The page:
Having established a good rapport with Gaither, Kevin was invited in to work with this team. It was a great opportunity and learning experience.

And, it was the beginning of a long friendship that evolved into more than just being a mentor. Bill also became, in Kevin’s words, “A second father, a brother and an inspirational teacher.”

After a few years, Murari moved to the Chicago area and Kevin was not included. He was not happy about this, but it became a turning point.

‘War Bonds 02,’ Acrylic on Canvas, 40 x 87 1/2, Copyright 2011 Kevin T. Kelly; Collection: Breitling SA

Bill counseled Kevin to set his sights higher and encouraged him to go to college.

So, at the age 23, Kevin attended the Art Academy of Cincinnati and graduated in 1987 with a B.F.A. in Sculpture, Magna cum laude.

Upon graduation, and looking for work, he accepted a position as gallery manager at Closson’s, a long-standing retail establishment (now closed) focused on the fine arts, decorative arts and fine furnishings. Design consultation was a central part of this business.

During this time, Kevin conducted business with many print publishers for the gallery. One of these represented the artist Tom Wesselmann.

Tom Wesselmann, originally from Cincinnati, and himself a graduate of the Art Academy, was an art star. He had been in New York City since the late 1950s and was a seminal player in the Pop Art movement that had emerged after Abstract Expressionism. He had a high profile career, and in fact, the Cincinnati Art Museum has several of his works in its collection.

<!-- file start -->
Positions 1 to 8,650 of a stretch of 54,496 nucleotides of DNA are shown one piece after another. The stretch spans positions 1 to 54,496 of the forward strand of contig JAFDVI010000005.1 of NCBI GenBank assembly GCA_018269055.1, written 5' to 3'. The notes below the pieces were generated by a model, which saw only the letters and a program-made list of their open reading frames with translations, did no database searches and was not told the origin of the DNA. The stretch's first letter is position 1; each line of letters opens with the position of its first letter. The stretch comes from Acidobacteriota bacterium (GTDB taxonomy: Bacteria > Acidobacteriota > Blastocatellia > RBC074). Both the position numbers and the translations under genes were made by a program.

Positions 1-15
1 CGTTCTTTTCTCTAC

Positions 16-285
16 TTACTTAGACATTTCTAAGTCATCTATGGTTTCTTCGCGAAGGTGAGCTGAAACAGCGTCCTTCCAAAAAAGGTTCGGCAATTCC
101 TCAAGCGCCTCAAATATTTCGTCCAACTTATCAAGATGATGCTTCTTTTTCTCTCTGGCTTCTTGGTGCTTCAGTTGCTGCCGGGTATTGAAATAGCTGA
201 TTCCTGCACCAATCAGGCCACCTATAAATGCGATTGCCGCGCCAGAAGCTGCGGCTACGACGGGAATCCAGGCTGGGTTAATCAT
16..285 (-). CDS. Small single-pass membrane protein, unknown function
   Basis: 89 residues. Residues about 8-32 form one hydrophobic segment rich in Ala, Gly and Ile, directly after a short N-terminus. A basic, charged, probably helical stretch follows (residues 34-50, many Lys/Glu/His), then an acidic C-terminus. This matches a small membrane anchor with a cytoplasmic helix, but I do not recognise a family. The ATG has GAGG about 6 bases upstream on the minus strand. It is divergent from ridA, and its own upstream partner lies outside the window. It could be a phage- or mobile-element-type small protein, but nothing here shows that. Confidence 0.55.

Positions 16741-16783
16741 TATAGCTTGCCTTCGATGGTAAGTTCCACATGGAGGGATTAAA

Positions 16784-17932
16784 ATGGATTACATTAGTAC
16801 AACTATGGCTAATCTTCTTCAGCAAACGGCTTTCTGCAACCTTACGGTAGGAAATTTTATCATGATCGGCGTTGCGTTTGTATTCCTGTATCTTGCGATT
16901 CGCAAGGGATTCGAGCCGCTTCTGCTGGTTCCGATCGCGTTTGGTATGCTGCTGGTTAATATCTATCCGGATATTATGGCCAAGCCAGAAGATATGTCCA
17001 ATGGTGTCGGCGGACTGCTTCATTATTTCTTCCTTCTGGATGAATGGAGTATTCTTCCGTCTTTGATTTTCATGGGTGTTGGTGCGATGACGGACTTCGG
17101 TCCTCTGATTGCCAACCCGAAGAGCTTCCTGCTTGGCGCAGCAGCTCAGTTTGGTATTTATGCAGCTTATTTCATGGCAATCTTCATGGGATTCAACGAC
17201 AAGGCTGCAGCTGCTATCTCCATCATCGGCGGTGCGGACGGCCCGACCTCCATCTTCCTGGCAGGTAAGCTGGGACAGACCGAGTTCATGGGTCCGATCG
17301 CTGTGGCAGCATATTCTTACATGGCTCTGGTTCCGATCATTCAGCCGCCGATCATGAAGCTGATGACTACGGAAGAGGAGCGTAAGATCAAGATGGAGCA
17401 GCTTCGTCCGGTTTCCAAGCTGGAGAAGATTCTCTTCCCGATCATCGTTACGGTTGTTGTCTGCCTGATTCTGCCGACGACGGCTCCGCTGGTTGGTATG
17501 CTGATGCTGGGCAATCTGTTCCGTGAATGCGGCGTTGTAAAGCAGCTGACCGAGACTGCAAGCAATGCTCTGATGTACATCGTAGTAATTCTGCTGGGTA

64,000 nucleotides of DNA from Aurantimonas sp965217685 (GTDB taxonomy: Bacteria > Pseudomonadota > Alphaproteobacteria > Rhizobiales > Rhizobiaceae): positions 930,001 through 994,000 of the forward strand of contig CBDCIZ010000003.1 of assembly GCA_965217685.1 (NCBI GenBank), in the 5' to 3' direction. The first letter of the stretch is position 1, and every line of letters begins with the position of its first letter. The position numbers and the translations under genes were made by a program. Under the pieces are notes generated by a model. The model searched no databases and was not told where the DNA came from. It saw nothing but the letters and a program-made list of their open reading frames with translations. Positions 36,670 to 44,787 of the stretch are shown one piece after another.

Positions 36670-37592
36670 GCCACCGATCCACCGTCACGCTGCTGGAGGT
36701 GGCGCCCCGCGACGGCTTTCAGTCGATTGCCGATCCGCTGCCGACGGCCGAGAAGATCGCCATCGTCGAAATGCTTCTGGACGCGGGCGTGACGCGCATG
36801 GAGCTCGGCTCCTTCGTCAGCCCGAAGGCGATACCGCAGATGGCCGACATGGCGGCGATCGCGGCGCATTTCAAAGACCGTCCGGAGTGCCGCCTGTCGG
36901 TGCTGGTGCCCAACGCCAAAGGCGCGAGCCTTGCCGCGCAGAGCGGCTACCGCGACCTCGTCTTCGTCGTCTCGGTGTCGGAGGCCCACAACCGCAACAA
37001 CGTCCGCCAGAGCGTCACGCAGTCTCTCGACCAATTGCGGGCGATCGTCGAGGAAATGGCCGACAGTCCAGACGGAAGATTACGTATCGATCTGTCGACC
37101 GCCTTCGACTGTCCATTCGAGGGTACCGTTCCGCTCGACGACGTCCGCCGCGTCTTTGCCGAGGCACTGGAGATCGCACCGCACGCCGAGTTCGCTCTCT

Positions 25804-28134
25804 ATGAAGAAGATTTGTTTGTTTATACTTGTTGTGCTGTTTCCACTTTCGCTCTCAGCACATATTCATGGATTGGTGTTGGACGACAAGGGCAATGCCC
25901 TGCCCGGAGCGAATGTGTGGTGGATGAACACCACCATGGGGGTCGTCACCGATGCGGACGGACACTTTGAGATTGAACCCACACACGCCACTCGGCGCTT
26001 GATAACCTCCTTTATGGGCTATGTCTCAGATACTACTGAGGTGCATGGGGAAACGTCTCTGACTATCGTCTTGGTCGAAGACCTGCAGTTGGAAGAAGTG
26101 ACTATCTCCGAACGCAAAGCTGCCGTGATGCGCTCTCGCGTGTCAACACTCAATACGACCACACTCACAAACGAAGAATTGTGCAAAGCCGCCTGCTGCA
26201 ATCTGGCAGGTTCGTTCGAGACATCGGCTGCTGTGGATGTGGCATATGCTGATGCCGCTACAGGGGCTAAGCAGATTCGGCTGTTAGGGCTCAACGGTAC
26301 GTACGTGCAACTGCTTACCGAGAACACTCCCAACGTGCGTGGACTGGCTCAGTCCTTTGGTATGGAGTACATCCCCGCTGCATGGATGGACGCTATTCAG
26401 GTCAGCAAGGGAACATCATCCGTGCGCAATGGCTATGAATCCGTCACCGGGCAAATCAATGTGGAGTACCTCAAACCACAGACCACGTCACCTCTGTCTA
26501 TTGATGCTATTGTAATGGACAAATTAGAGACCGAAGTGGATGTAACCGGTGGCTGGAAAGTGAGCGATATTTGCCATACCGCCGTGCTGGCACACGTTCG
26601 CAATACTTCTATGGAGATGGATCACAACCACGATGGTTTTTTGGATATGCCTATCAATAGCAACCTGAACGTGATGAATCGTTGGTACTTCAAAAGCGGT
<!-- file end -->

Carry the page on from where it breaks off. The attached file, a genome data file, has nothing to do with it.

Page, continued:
Kevin was intrigued by this local connection and asked the sales rep what Tom Wesselmann was like. He said he was a great guy, without the usual ego that sometimes accompanies great artists. He was a good midwesterner.

‘War Bonds 02,’ Acrylic on Canvas, 40 x 87 1/2, Copyright 2011 Kevin T. Kelly; Collection: Bruce R. Lewin

The job at Closson’s lasted about a year and a half. Kevin had made the decision to pursue his art career where the action was. He moved to New York City in 1988, just in time for the crazy ride of that era’s art world.

After he was there a short while, he decided to send a letter to Wesselmann inquiring about a job. Why not.

It turned out that Wesselmann had just lost a studio assistant. Kevin neatly stepped in to fill the position. His common geographic background did not hurt.

Kevin worked with Tom Wesselmann for six years. The studio was in the Soho area of Manhattan. This was in the thick of the action in the New York art world.